Object of the Month: A Sea Ghost, 1887

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Posted 15th June 2017

By Dr Cicely Robinson

A Sea Ghost was inspired by an encounter that took place on G F Watts's honeymoon with his second wife Mary Fraser Tytler. On their return from Egypt their ship passed through Messina, a harbour city on the northeast coast of Sicily, where it was called upon to tow a disabled vessel. On the subsequent journey, a sea mist enveloped the two vessels as they continued around the Italian coast. Mary, who maintained meticulously detailed diaries throughout their marriage, describes this encounter:

A summer sea fog drifted about us one day, through which Corsica was suddenly revealed like an opal and pearl, and then lost again. The disabled ship loomed strangely through the fog, and two pictures Off Corsica and The Sea Ghost were painted later from the impressions of that day.

In this incredibly atmospheric work, Watts uses closely varying shades of blue and grey to capture the eerie appearance of the towed ship through the mist. A Sea Ghost is strikingly close to the imagery of Turner, an artist Watts exhibited alongside in London as a young artist.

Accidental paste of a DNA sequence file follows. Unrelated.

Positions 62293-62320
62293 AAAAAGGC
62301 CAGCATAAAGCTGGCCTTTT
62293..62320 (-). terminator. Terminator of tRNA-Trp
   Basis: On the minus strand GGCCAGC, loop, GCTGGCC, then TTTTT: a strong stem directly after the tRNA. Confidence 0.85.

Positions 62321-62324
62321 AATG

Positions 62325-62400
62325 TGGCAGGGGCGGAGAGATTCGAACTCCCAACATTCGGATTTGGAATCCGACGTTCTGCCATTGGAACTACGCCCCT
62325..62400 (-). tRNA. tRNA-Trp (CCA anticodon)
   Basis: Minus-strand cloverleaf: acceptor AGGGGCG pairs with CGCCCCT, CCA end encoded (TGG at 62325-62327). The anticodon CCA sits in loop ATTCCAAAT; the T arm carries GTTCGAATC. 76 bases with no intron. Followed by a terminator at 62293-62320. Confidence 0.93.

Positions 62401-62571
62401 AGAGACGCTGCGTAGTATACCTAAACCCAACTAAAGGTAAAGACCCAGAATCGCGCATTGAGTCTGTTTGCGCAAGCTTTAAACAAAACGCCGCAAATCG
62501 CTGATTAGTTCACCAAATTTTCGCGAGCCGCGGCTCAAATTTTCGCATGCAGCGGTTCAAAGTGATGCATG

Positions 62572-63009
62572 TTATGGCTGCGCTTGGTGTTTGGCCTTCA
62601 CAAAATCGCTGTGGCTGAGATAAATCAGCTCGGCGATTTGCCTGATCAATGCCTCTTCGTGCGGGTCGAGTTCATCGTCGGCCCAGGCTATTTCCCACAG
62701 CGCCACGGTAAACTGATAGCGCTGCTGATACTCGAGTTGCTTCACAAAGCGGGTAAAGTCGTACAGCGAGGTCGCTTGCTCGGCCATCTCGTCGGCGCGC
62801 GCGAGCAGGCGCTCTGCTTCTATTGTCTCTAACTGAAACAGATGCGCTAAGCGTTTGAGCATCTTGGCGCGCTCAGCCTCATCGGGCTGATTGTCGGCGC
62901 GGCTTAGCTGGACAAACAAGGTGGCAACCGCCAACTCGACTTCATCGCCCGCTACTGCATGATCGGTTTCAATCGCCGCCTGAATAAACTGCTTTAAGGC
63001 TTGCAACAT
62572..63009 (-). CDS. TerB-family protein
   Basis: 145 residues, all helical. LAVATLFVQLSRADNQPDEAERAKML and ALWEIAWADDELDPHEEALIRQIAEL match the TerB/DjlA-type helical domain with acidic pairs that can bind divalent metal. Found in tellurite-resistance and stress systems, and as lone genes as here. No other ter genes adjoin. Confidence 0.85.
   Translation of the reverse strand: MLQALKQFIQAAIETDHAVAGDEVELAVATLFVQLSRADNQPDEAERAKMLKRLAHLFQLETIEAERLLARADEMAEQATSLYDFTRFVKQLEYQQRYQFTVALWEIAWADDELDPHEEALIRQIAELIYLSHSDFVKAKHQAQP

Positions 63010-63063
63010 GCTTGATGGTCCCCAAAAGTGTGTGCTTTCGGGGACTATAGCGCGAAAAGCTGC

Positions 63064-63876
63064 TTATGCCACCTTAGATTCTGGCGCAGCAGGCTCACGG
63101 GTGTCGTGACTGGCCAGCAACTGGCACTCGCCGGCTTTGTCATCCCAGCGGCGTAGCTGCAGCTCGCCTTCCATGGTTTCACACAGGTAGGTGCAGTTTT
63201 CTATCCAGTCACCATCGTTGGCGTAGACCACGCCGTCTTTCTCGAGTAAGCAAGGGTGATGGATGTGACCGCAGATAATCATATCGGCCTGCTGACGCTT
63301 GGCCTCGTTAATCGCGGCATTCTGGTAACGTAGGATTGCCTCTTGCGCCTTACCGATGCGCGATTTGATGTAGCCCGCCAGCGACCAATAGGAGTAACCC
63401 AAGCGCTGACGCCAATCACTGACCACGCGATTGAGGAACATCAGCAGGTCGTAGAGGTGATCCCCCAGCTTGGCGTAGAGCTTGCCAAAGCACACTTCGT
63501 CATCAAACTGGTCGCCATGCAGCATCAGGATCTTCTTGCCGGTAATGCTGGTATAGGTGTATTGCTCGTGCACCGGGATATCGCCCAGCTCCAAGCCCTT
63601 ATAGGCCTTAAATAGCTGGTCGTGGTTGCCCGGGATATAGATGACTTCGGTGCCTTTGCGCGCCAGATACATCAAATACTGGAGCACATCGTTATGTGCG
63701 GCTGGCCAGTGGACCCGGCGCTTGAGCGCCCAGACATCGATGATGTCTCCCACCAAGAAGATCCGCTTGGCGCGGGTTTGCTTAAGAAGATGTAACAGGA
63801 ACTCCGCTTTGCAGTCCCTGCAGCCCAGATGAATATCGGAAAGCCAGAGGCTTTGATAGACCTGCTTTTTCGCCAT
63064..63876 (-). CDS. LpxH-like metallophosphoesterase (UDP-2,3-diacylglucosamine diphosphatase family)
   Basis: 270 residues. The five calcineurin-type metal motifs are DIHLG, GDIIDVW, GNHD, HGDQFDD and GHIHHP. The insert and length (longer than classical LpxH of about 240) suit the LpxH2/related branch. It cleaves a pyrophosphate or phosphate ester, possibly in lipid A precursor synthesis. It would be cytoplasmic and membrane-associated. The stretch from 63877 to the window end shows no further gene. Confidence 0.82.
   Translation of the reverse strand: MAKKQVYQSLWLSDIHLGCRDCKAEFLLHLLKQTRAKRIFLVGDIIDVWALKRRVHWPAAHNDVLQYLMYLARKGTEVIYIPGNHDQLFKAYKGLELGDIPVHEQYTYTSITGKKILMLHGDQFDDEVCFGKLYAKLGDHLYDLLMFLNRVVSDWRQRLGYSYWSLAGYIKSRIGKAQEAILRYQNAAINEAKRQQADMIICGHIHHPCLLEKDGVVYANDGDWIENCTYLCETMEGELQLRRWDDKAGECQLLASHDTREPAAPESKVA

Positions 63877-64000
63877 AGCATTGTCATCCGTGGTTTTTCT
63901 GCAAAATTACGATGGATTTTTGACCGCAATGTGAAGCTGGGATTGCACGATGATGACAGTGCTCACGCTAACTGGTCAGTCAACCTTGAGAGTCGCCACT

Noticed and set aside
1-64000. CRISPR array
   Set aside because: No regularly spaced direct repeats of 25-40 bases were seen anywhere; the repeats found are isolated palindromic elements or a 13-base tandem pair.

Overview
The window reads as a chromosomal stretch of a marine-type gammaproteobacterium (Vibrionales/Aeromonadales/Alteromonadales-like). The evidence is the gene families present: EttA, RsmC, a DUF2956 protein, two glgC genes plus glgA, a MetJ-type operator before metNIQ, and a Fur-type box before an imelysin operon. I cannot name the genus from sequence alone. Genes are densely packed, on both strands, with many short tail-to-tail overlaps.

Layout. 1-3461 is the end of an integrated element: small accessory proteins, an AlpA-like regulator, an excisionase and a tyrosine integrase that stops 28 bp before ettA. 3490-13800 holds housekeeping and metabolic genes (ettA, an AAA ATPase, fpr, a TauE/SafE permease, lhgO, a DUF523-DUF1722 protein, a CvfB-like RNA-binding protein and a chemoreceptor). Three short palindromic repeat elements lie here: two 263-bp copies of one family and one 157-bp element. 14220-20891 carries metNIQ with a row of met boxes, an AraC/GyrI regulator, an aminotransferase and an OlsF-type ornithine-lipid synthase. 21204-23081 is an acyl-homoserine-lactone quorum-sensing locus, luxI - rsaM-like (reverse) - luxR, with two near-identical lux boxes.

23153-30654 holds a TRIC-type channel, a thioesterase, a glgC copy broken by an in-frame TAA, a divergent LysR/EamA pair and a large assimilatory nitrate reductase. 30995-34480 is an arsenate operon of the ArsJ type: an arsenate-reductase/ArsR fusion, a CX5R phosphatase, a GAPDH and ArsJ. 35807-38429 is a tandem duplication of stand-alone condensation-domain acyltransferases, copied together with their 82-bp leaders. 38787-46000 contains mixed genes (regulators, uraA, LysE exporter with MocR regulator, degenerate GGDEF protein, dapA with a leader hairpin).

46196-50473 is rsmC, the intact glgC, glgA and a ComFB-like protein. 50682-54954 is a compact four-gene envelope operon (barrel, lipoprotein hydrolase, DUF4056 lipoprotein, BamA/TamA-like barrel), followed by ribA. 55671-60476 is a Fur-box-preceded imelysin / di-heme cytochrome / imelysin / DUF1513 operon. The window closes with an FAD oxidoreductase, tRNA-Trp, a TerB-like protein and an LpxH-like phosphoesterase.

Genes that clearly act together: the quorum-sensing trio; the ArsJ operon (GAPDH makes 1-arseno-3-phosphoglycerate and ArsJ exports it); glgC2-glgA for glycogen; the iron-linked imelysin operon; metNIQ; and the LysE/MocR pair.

In naming this work Watts deliberately abandons the specific circumstances that inspired the piece. Instead, this title engages with the Romantic motif of a ghost ship: an apparition at sea, unable to dock and fated to wander the seas forever. This nautical legend was popularised in Romantic literature such as Samuel Taylor Coleridge's epic poem The Rime of the Ancient Mariner, first published in 1798, and Richard Wagner's 1843 opera The Flying Dutchman.

For Watts, the personal value of this work seemed to develop over time. In 1892 he initially planned to sell A Sea Ghost for 300 guineas. However, he changed his mind and decided to keep it in his studio with other key works, which in his words 'must be kept to lend.'

This ambition to keep works for the benefit of the general public invites further comparison with Turner who similarly maintained a collection for the nation. At Watts's death he donated a significant number of works to the nation, gifting a collection to both the NPG and Tate.

In addition Watts Gallery was created just before the artist's death in 1904, to give the general public — specifically the local community — access to art.